The basic principles of value investing are fairly straightforward: determine the intrinsic value of a security and buy it at a discount to that determined value. In the early 90s, however, this concept evolved into the value factor, which was based on the idea that if one buys each company that trades at a low multiple of its book value, one can beat the market.
It's this idea that informs many of the exchange-traded funds on the market tracking value indices. Given their popularity, you may well have encountered them in client portfolios.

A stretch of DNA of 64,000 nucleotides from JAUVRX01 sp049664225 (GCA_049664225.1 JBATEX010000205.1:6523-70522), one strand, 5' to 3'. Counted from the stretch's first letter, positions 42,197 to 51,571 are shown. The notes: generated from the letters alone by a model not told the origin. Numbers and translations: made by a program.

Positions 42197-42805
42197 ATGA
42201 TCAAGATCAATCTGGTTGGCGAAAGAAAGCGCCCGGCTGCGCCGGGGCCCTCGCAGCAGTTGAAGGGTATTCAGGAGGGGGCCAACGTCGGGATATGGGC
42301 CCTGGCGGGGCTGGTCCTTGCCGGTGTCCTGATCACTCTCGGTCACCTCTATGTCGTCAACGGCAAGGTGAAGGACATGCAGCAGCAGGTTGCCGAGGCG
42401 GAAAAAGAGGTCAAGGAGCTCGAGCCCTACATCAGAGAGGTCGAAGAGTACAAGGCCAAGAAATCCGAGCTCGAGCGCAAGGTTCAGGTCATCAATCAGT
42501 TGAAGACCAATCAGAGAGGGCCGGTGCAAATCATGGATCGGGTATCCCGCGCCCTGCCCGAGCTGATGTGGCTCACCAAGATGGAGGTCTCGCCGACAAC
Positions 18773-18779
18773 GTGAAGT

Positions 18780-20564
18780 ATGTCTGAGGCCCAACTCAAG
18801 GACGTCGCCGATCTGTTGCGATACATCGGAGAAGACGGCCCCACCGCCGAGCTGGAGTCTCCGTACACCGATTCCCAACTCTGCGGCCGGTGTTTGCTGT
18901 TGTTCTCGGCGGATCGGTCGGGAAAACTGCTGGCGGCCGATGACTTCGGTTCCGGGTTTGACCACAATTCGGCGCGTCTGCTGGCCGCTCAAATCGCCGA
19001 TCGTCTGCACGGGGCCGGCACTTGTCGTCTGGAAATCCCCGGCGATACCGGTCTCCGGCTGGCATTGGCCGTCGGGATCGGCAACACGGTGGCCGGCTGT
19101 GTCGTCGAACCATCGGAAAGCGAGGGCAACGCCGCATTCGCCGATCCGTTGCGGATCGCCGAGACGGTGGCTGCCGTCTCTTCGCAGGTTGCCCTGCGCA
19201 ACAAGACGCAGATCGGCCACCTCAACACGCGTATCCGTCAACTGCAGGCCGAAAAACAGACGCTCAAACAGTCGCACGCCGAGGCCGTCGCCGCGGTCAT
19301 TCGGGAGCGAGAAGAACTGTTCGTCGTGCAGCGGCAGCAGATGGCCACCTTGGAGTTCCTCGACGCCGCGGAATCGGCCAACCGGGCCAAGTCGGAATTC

As this piece by Orbis Investments explains, though, many of the value ETFs on the market have a key fault in the rubric underpinning them.
If you read this, you will learn:
06 August, 2020
New results from FASEA have highlighted "areas for improvement" for unsuccessful exam candidates.